Work has begun on a new railroad bridge. As far as I know, the old one will be demolished. Sad to see, but a great legacy of service for Texarkana's last swing bridge. 110+ years on the KCS... Nod of my hat to one of Texarkana's many landmarks.
Barges still traverse the Red River from Shreveport and southward through the maze network that connects the Red to the Mississippi. There was a swing railroad bridge in Alexandria up until the mid 1990s, when the rail line was rerouted to the south over a new, higher bridge. There's also a vertical lift railroad bridge north of Alexandria (which I listed here).
The bridges at Shreveport were key turned. That is a large hand key turned them. Likely the one further up stream at Index was the same way. The bridges at Shreveport were welded into place, but they used a torch and had them open in a matter of moments so the Casino boats could get upstream past them.
I watched them use a power pack which didn't run then guys took turns using a large key to turn them. Took all of about 10 minutes.
As to the RR bridgs on the Red River, All of the ones built before 1960 were built to navigable. Even those as far south as Shreveport had not been opened in decades before the casino boats were floated into place.
The Index passenger bridge was just east of the rairoad bridge. It was a narrow through truss bridge. It was lilely no more than 22 feet wide on US59 & 71.
The current bridges one begins in Texas and the other in Arkansas with both ending in Arkansas were mainly built by Texas.
i was wandering about the other bridge that was east of this railroad bridge. does any one have any photos or any history of the bridge? what i can remember it was a drawbridge.
I may be able to answer this persons question. Back around the time this bridge was built, there was still much steamboat traffic on many rivers in the United States. Steamboats could travel on water with a depth less than 12 feet and the steam pipes would have obviously required enough clearance to avoid striking the bridge. You may recall that was where Samuel Clemens got his nickname. "By the mark, twain," was a common phrase rivermen used to note that the river channel was at least 12 feet deep (2 fathoms)and subsequently safe to traverse. At the turn of the 20th century, the nation's road network outside of the major population areas was primitive at best with few graded roads and no paved ones. Also, there may have not been that many railroad spurs in that area and river travel was still an alternate form of moving people and goods. This probably continued up until the 1930's (and maybe the 1940's at the latest) until the much-improved road networks came into being after World War II. The swing span on this bridge (and many others like it throughout the U.S.) was probably initially powered by steam and later converted to electricity and would have been located on the swinging span. Once larger boats stopped plying the river, the railroad locked the span into place and removed all of the equipment necessary to move the span. The Kansas City Southern railroad would probably have the information on when this occurred. I have seen many bridges of this type over smaller rivers throughout the United States where there is no longer any commercial boat traffic. Because these bridges were built to carry steam locomotives which weighed more in most cases that the current diesel engines do, the railroads have not replaced these bridges except where necessary. Hope that this helps!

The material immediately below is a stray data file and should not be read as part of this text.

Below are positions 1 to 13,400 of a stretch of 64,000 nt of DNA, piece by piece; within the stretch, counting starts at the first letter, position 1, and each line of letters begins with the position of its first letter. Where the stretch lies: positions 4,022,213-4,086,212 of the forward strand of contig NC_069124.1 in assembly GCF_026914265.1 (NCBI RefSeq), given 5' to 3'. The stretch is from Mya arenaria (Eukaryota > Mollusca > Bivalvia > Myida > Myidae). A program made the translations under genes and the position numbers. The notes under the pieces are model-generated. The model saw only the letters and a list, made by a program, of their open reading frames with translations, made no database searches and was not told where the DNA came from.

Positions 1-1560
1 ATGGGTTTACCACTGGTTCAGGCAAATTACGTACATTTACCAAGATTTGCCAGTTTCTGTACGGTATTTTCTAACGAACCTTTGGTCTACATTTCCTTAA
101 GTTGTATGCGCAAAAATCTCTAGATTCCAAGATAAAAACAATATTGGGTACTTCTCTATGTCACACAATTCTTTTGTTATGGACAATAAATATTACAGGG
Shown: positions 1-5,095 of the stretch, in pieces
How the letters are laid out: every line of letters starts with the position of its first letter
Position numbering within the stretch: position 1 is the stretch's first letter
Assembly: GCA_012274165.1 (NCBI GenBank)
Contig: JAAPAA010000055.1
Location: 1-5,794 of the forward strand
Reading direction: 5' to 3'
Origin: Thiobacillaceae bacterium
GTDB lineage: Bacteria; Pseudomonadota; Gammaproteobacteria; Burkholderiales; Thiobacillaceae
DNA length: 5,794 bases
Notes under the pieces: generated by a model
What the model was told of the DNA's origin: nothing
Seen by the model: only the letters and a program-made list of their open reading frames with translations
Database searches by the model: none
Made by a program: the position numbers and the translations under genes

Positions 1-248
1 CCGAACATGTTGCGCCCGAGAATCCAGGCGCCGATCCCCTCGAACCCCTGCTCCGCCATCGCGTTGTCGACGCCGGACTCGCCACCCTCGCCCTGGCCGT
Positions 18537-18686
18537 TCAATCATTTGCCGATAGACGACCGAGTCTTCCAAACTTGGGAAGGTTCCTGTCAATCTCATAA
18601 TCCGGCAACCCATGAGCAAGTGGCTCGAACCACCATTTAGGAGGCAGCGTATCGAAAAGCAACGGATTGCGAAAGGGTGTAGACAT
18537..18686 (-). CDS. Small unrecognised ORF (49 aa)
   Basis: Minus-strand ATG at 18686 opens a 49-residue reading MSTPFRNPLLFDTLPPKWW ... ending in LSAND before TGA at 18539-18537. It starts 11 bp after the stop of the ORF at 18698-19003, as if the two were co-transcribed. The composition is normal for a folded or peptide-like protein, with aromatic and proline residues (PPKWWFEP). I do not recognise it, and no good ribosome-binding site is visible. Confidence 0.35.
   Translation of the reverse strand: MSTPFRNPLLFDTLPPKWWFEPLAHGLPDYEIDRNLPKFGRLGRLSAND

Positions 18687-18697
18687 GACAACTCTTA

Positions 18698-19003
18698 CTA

This is a beautiful bridge with a swing section. I have to wonder though, why did they put a swing bridge over such a shallow stretch of water. I realize that rivers rise and fall with the seasonal water run-off, but, what boat traffic would go down such a river with enough frequency to necccesitate the need for what must have been an expensive swing bridge, back when it was built in 1899? Also, it doesn't mention in the comments whether the swing section still swings....and how does it swing, if it does...since no operator's house is seen on the bridge? It would be very interesting if moveable bridges were always shown in the "open" position...whenever possible. Also, any people or vehicles that can be included in the photos gives a sense of perspective to the bridge structure.